Fall Festival of Praise raises the roof to build a new church
George Dennehy, who was born in Romania without arms and adopted by an Ashland family as a very young child, was the runaway hit at the Rappahannock Church of Christ’s Fall Festival of Praise.
The annual Fall Festival of Praise at Rappahannock Church of Christ is a high point for parishioners.
But this year was about more than fellowship; it was also about the future of the church and the drive to build a new facility that can accommodate the rapidly growing congregation.
Starting on Oct. 11, the four-day event featured speaker John Hampton, lead pastor of the 2000 member Journey Christian Church in Apopka, Florida.
Pre-glow concerts featured a wide variety of styles and artists such as the “Sonrise” bluegrass band out of Spotsylvania and the “All Together Gospel Singers” from Colonial Beach.
National recording artists “The Skyline Boys” from Manassas brought a high energy Southern Gospel sound to the stage, but the runaway favorite this year was a young man named George Dennehy.
Dennehy was born in Romania without arms and adopted by an Ashland family as a very young child.
He started playing the cello with his feet at age 8, went on to learn piano and guitar and is now an established Christian artist with his first single “It’s a Gift” available on itunes. George’s talent as both a singer and a guitarist has nothing to do with the fact that he plays guitar strictly with his feet. His musical ability stands on its own and he quickly brought the crowd to its feet in appreciation.
And this year, the congregation ended the event with a special goal, to raise as much money as possible in one day to jump-start their capital campaign toward relocation.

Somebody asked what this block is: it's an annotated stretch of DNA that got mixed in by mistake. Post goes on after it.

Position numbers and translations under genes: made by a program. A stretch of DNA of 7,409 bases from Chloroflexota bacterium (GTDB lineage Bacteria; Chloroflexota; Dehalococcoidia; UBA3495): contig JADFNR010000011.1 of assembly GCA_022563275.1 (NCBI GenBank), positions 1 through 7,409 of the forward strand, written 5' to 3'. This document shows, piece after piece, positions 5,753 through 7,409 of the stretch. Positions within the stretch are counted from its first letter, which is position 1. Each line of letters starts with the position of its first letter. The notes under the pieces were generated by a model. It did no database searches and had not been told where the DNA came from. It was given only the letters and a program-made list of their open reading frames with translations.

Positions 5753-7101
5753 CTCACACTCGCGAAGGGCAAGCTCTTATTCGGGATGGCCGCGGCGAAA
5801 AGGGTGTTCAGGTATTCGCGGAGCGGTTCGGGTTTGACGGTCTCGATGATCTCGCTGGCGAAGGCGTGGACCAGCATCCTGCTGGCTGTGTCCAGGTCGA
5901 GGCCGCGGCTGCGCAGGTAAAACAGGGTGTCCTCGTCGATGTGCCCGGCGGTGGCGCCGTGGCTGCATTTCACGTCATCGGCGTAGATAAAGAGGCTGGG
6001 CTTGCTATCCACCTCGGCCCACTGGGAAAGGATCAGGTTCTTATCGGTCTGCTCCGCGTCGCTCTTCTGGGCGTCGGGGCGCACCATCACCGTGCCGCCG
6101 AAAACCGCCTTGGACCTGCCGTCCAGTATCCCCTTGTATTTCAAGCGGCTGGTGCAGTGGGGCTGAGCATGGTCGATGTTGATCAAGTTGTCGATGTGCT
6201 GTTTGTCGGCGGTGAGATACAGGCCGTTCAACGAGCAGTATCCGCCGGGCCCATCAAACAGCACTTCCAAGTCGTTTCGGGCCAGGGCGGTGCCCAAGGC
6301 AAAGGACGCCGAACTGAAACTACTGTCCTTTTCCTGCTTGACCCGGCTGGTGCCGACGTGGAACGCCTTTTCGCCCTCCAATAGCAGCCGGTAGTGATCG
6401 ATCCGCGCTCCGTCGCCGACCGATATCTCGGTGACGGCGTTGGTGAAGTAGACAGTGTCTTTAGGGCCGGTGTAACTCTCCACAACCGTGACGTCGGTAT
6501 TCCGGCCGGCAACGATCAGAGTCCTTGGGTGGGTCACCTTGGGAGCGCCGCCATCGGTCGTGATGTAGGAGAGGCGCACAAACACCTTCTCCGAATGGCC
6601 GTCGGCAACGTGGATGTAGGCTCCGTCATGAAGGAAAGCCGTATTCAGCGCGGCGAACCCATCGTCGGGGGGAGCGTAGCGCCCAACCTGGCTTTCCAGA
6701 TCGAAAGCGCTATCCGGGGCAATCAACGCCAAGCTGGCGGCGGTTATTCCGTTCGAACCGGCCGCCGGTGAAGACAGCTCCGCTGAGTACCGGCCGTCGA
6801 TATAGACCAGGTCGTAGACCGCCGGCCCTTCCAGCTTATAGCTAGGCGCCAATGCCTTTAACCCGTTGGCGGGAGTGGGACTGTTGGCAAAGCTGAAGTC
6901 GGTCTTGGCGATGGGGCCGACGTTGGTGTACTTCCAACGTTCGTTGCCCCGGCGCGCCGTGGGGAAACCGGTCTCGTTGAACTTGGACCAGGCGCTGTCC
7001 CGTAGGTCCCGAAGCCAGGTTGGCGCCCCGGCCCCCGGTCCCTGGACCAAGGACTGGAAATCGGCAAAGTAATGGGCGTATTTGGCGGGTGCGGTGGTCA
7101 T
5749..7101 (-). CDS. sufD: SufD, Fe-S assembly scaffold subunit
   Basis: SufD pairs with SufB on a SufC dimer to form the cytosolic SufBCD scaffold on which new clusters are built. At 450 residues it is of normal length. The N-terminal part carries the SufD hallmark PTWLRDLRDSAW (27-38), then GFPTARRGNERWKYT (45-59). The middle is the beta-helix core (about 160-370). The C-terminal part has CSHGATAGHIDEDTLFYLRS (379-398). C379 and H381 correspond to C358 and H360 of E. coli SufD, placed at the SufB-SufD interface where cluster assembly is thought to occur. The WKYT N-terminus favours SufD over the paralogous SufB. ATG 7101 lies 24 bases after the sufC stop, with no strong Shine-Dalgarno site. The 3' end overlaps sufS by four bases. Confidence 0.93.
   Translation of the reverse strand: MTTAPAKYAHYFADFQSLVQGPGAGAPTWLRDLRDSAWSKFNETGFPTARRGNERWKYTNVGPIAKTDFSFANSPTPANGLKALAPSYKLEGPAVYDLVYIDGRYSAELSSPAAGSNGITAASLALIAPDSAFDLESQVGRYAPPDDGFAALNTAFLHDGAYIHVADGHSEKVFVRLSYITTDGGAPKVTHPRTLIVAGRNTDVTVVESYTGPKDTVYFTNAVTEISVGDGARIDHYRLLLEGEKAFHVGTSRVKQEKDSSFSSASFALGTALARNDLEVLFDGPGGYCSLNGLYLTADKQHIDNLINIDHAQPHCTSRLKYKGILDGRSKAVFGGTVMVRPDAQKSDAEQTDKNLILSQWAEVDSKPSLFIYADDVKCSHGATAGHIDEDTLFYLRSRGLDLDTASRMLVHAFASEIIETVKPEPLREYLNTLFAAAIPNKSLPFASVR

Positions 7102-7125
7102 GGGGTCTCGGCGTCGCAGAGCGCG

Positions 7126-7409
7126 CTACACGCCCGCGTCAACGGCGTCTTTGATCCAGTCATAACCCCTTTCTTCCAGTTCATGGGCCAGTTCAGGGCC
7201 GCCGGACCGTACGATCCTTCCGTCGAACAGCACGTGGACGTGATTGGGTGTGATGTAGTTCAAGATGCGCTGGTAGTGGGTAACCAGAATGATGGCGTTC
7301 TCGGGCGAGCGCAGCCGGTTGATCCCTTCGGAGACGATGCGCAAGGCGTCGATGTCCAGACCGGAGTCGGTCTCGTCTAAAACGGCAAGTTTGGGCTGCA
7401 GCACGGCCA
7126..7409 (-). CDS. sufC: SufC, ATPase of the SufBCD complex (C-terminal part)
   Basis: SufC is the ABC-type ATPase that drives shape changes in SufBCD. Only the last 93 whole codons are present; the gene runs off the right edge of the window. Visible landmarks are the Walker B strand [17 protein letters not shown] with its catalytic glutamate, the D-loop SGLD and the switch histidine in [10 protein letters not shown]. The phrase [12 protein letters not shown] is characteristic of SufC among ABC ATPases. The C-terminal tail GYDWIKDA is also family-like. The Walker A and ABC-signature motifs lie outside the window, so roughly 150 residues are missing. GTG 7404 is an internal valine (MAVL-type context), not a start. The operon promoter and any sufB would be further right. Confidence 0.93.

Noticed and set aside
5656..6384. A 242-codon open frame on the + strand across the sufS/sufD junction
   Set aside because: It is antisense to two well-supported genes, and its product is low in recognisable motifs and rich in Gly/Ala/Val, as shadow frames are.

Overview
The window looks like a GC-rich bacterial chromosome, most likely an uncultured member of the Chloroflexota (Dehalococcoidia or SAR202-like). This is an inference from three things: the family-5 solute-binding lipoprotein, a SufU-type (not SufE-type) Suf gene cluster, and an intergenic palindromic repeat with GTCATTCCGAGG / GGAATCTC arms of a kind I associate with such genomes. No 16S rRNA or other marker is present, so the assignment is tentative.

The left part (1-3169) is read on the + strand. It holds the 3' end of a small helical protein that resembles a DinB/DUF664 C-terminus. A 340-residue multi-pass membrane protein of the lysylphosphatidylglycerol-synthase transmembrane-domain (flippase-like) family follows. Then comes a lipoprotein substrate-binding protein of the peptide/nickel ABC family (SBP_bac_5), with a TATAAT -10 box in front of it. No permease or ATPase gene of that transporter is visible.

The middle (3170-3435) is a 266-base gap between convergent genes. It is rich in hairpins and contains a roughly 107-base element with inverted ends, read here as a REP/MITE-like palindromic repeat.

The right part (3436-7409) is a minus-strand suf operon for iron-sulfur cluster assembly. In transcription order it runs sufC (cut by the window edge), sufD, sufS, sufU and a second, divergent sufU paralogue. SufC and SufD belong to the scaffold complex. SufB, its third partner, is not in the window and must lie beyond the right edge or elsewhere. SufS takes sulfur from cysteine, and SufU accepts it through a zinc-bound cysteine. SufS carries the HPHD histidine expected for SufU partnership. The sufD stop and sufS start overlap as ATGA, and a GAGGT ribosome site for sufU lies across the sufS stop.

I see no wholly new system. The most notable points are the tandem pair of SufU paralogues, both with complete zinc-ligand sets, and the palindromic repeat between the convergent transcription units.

The church currently owns 38 acres at the corner of Route 3 and Scott Town Road and is planning to build a new facility on that property.
Toward that end, the leadership challenged members to raise a quarter of a million dollars on October 14.
“Honestly, I thought that goal was outrageous,” said Senior Minister Walker Gaulding. “But our people said ‘If you’re going to call it a Miracle-Day offering, then the goal has to be so high that only a miracle could make it happen.’ I thought that made perfect sense, but it was still hard for me to appeal to the church for an amount like that.”
At the end of each morning service, the church holds two identical Sunday morning services for space reasons, the congregation left their seats and filed by an old cement-encrusted wheelbarrow.
Leading the way, children from RCoC’s “Kids’ Church” program dropped their savings in. The rest of the congregation then made their way to the front.
At the end of the procession, the wheelbarrow contained hundreds of dollars in loose change as well as the checks of the regular givers.
“Church members got creative with their giving,” Gaulding said. “We heard about a family who sold an SUV and another couple who sold their jewelry and silver, including a family heirloom pocket-watch and the man’s college class ring.”
Walker said that another family sold an antique piggy bank to someone who had been offering to buy it for years.
“During the service, one couple brought the title to a 2004 Harley-Davidson Electra Glide motorcycle and another man brought the keys to his motorcycle and turned them over,” Gaulding said. “All together, we know of three motorcycles either sold or donated outright. And these are just the stories we heard about. There are undoubtedly many more stories of true sacrifices that we may never hear. I was told by the counting team that the vast majority of the individual giving was from a few hundred dollars to ten thousand dollars, so this total represents a true grass-roots effort – everybody’s contribution was critical. It was very humbling.”
After an old fashioned dinner on the grounds, members filed back into the building to hear the grand total announced.
As the “Skyline Boys” sang one of their favorite songs “Until God Turns This Thing Around,” a ticker on the church’s big-screen began to click off the numbers.
A cheer went up at $50,000 and another at $100,000.
The excitement was intense as the ticker raced by the $150,000 mark and the celebration was deafening when $200,000 rolled by.
When the numbers finally stopped, the quarter million dollar goal was not quite reached, but an astounding $221,556.40 had been raised in a single day.
“This is just a start,” Gaulding said. “We’ve got a long way to go, but God is blessing, and our people have clearly demonstrated their commitment to build bigger and make room for those who want to come. In the meantime, if you know anybody who wants to buy a couple of nice motorcycles . . .”